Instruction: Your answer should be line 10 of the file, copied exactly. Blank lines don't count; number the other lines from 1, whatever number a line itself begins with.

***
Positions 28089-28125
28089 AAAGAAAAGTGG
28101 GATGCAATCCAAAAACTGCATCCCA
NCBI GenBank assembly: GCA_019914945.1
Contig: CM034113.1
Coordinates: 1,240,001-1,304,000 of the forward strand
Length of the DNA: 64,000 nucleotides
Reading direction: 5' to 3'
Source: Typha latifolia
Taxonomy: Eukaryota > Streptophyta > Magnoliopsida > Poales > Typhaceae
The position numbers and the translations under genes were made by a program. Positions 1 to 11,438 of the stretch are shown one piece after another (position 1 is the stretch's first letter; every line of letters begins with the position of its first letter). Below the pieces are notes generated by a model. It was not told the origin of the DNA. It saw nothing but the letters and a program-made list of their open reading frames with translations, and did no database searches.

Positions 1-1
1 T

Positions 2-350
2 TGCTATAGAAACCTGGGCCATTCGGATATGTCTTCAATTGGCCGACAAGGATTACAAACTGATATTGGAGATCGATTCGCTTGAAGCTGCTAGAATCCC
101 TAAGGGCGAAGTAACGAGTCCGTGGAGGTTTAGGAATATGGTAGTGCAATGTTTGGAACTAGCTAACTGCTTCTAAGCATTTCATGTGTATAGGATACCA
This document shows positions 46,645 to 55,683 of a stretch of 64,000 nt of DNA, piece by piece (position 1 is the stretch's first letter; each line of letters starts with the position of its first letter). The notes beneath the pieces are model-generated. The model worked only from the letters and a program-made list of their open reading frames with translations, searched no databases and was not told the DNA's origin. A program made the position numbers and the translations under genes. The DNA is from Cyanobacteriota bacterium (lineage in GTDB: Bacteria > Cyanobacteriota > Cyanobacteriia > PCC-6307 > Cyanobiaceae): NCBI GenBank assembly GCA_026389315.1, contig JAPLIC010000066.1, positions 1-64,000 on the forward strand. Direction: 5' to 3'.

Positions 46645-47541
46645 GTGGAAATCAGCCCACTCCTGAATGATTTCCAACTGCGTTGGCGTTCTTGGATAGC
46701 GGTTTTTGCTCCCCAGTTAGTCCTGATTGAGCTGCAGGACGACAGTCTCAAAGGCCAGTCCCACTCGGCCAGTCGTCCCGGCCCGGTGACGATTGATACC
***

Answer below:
Taxonomy: Eukaryota > Streptophyta > Magnoliopsida > Poales > Typhaceae